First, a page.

The students blogged every night via a Internet Cafe. The teachers took pictures and uploaded them to our school flickr account which was tied into the blog. Also, another teacher did a daily podcast with the students and posted that as well.

    All Free
    All in real time
    All very cool

    Parents loved it!

    As for having teachers set up their own blogs. I’ve done it both ways and have found that the time it takes to set up a blog for every participant is time that can be better utilized somewhere else. It hardly ever goes as planned, and you usually end up doing a lot of 1:1 time with people just getting the blogs set up.

    What I have started to do is just create a blog and use it as place to demonstrate. I give everyone the same username and password, and if it’s wordpress more than one person can be logged in at a time under the same account. I then walk them through the steps and have them post something to show them how easy it is. From there I do follow up sessions on setting up a blog.

    I think most teachers need to ‘get it’ before they’re willing to put in the time to try it on their own. So I’d use the first part of my lesson on helping them to get it with examples of what other teachers are doing.

    Just my 2cents 😉

  7. I’ve actually found that helping folks to set up a blog, without follow up time after the initial day of setup, results in an awful lot of one-post blogs. So while I’m all for having you set up blogs with folks, I have seen that, time and time again, it just doesn’t necessarily result in a class full of happy bloggers. I like the previous comment of offering two channels of options — reading other blogs or setting one up.
    I’d also ask your audience, if it’s possible to do so, and see what they’d like to do.

  8. Hi
    I love blogspot but it is blocked in a lot of schools. They say that blogmeister and edublogs are often NOT blocked. I would definitely set up a blog. They are up and running then. I like the idea of only one with everyone posting to it. Also, like the idea of asking audience.

  9. Part of me says, demystify the whole process and have them go through the process of signing up. Get them going!
    BUT….Many of my teachers have only heard about blogs and have only a very foggy idea about how they are useful and what they entail. Posting your opinion “out there” on the web can be a little intimidating. Letting students go do it is even more intimidating. I think it might be a better approach to show them an aggreagtor and provide some instruction on how to find blogs in an area they are interested. Give them some examples of blogs to follow that might provide them subject area and edtech information and some examples of student blogs at various levels. They can follow the discussion and yes, “lurk” for a while before jumping in.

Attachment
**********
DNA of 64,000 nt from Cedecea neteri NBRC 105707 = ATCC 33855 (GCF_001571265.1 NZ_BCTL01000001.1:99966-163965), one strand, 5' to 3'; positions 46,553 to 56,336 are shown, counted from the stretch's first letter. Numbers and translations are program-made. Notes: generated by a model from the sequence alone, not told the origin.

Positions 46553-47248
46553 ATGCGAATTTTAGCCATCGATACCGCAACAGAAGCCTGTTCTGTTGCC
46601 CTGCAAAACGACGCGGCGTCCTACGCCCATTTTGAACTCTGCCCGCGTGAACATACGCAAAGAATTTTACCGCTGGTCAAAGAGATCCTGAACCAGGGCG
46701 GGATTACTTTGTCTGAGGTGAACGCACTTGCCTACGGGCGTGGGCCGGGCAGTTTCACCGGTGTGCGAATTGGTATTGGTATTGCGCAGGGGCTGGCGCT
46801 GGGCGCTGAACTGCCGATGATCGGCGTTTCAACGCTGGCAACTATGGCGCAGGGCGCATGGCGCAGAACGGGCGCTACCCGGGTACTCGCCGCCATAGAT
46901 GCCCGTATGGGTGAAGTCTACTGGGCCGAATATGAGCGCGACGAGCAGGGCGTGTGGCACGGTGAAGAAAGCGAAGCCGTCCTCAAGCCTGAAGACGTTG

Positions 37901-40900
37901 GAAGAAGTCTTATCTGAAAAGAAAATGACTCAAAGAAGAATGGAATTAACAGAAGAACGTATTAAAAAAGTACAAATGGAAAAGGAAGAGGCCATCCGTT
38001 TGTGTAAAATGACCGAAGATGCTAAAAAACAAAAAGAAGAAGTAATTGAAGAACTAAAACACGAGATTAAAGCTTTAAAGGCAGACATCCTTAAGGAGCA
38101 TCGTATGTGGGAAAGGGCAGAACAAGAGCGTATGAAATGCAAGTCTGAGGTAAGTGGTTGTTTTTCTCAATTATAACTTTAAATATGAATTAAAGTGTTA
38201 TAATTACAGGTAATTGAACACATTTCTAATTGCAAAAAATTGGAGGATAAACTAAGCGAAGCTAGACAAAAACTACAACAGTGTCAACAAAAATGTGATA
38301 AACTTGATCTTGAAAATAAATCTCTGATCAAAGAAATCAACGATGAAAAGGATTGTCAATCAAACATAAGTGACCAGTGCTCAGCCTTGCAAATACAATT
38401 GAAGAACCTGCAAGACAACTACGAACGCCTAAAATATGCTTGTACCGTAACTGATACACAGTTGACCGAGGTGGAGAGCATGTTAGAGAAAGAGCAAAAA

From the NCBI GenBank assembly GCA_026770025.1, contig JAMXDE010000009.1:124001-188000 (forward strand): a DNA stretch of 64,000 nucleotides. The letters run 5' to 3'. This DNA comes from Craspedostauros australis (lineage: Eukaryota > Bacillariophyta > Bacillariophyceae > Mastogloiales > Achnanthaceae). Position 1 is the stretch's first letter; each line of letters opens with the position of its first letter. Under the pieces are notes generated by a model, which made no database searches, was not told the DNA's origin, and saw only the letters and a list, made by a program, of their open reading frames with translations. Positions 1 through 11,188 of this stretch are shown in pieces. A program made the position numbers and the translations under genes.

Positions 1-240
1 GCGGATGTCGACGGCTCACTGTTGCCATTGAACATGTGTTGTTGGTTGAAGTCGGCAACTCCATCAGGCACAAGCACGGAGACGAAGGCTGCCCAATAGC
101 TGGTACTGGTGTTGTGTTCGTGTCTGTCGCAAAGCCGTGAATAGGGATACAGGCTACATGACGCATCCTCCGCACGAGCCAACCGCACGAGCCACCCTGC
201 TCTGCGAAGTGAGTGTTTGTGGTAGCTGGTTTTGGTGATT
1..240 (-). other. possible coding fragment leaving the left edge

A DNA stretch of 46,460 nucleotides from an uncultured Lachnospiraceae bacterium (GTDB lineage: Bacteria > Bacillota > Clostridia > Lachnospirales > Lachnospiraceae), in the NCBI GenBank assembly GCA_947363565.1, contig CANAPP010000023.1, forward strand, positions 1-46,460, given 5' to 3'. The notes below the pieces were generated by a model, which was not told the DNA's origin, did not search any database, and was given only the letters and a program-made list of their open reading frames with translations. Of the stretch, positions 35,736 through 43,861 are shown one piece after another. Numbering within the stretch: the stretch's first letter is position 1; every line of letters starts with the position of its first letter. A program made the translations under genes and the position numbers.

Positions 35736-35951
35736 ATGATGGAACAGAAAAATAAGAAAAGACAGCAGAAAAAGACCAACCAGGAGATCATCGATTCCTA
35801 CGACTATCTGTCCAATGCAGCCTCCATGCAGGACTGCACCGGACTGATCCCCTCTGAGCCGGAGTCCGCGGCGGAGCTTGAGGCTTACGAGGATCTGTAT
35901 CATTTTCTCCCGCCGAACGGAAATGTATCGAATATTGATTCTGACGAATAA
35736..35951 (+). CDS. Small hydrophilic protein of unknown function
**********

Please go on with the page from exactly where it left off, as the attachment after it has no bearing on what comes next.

We want students writing, participating and sharing. In order to make these experience valuable to the students we need to give those teachers who are not technophiles and early adopters, time and space to learn and experience before doing what they do as professionals (incorporate useful ways to learn into their curriculum).

  10. I have seen what Bud is talking about in regard to other technologies, and setting up blogs for a group of teachers who have no knowledge of educational blogging-either as professional practice and reflection or as a tool to use to foster student writing and reflection- would be a tough sell.

    In two weeks, I am running a class called Writing and your MySpace Students. In designing the class, my first thought was to get the teachers to create class blogs and hook their students in. After some reflection and thought, I think I will use at least two of the six hours to show them various examples of blogs. Class blogs, teacher blogs, administrator blogs, political blogs, sports blogs, etc. Then discuss the merits of a blog: what is the big deal? Where is the potential for these in your school/classroom? And I would also like to show them some examples of teachers who have changed the way they organize their classes based on the blogging premise.

  11. You should recommend edublogs but then I’m biased! I tend to agree with Bud re: setting up blogs in that time. I did it in a workshop last year and it panned exactly as Bud described it. Maybe getting them to set up Google Reader or Bloglines and give them some reading and skimming time might give them a take-away resource they can call their own.